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College Hockey:
Miami, Ferris State Find Little Consolation in CCHA Third-Place Game

— Three teams in this weekend’s CCHA championship tournament field are proof positive of how difficult it is to win a league playoff championship. Among them, the only team to have claimed the CCHA playoff championship was the only team to advance to this year’s title contest.

Yesterday, Walt Kyle finally broke the Curse of Consolation. Until Friday’s 5-4 semifinal win over Miami in OT, Northern Michigan had played in seven of the previous eight CCHA championship tournaments under Kyle, never advancing past its first semifinal contest. The joke around the league was that the CCHA third-place game should be called the “Walt Kyle Consolation Game.”

“They can name it after me,” quipped Kyle after the win. “I just don’t want to play in it.”

This year, the top two seeds entering CCHA championship tournament lost their semifinal contests, guaranteeing that the Mason Cup would be out of their reach, again. While their plight may not be as recently poignant as that of NMU, playing for third place has different, disappointing meanings for the Bulldogs and the RedHawks.

While some teams view the conference championship as a means to and end, an automatic bid to the NCAA tournament, Ferris State coach Bob Daniels has always maintained that the CCHA playoff championship is a destination in itself.

“The only time I started focusing on the NCAA tournament was going into today’s game,” said Daniels. “To me, the big thing with coming here is to win the league. It’s the only thing. Once that’s not on the table, well here’s another avenue to have some fun. Let’s see if we can’t keep this fun going.

“During the course of the year, very rarely do we talk as a coaching staff about the NCAA. We figure if we do well here, we’ll get our bid.”

“For our team, obviously, we haven’t been to this championship weekend since 2003,” said Bulldogs senior forward Blair Riley. “You play 28 conference regular-season games, so that’s where the majority of the focus is, and then two playoff rounds just to get here.”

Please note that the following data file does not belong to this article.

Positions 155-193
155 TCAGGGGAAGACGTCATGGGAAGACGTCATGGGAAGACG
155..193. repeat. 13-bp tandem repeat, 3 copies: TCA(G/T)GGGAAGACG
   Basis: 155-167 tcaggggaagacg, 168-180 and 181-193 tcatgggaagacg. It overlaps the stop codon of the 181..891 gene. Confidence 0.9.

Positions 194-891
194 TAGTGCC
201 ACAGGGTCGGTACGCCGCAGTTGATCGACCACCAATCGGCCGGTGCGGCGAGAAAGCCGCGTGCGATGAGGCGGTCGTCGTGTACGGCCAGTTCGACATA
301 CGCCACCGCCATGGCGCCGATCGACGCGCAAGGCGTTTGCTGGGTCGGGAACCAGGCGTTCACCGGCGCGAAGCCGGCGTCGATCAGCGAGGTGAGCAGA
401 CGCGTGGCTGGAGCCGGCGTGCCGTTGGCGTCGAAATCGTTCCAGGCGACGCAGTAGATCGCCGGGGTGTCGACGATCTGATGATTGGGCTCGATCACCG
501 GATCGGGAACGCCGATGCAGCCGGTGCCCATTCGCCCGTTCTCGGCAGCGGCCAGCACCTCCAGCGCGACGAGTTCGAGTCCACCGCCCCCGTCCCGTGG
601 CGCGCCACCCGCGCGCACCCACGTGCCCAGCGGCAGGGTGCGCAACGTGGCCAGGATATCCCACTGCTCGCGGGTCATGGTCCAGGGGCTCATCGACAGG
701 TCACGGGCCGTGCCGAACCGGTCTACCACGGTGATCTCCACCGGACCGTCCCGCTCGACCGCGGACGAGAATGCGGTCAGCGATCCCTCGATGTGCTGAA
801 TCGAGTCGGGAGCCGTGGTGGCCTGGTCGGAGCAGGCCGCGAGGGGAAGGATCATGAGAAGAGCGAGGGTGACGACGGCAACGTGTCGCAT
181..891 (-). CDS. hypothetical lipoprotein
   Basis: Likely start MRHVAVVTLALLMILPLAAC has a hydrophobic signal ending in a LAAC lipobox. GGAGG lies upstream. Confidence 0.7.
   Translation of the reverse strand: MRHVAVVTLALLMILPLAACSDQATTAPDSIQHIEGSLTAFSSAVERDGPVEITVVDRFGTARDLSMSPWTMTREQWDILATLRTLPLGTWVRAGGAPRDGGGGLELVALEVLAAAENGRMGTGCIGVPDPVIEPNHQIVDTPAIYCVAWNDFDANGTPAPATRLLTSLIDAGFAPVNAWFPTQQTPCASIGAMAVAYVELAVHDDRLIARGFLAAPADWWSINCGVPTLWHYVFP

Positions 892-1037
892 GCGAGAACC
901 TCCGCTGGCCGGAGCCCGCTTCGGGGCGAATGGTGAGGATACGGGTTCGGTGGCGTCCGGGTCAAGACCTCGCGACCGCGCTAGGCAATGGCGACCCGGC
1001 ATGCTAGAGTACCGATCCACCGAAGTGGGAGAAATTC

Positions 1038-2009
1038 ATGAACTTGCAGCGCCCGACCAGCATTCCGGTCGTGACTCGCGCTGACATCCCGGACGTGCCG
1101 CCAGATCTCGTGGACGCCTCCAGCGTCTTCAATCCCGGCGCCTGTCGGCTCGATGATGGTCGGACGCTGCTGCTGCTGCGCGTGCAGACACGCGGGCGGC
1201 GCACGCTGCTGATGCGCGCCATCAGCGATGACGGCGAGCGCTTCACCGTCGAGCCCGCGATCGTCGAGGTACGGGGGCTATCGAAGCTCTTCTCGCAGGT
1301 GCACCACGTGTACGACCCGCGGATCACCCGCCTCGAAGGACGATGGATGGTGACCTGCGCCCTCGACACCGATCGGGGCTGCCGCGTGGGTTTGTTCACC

His classmate and linemate, Casey Haines, said that the Bulldogs come into every season focusing on three championships. “The Christmas tournament, the CCHA and then the national tournament,” he said. “We try to take down each three as they come. We don’t look forward. Didn’t do too well at Christmas, didn’t do too well now.”

Ferris State has made three previous trips to the CCHA championship in Joe Louis Arena, most recently in at the end of the 2002-03 season, when the Bulldogs lost their only title game appearance to Michigan, 5-3. That was the season in which Chris Kunitz scored 35 goals, propelling the Bulldogs to their only NCAA tournament berth. FSU beat North Dakota before bowing out with a 7-4 loss to eventual champion Minnesota.

“Getting into the tournament, that’s nice,” said Daniels, “but the CCHA championship is the main focus of our team.

“Myself, knowing how hard our league is and knowing how good our league is, the idea for me is that this is the end. Then beyond here, we’ll worry about that once this tournament’s over.”

While the Bulldogs will have to play a brief waiting game to find out if they’ll play in this year’s NCAA tournament, the RedHawks knew they’d be going to the NCAA tournament even before Friday’s game. A third-place win in Detroit and a Denver loss in the WCHA third-place game Saturday makes Miami the No. 1 seed nationally for the 2009-10 NCAA tournament.

It’s not a Mason Cup — and the RedHawks do want that hardware — but after what Miami has endured in the last 12 months, the seeding does provide some consolation. Miami began the season a few short months after a heartbreaking 4-3 loss to Boston University in the 2009 NCAA championship game. In that contest, Miami led 3-1 going into the final minute of regulation.

As difficult as that was for the RedHawks to endure, the entire Miami program learned a far more real lesson in heartache when the team’s student manager, Brendan Burke, died in a car crash in February.

“I’m extremely proud, as our staff is, as our university is,” said Miami coach Enrico Blasi after the RedHawks’ 2-1 win over the Bulldogs Saturday. “If we know the number right — and I think you know the numbers better than we do, playing the committee in the locker room after the game — if this team ends up being the No. 1 seed overall, it’s a pretty good season. You want to go into the tournament on a winning note.

“I’m just really proud of our guys. I know that yesterday was disappointing, but today was a new day. Right now we start our quest to get back here to Detroit.”

Miami entered the CCHA championship tournament as the No. 1 seed in this field for the third time in program history; in each of two previous attempts to capture the crown as the top team, the RedHawks fell in the title game. In 1993, No. 1 Miami lost to No. 3 Lake Superior State, 3-0. In 2006, the RedHawks fell to No. 2 Michigan State, 2-1.


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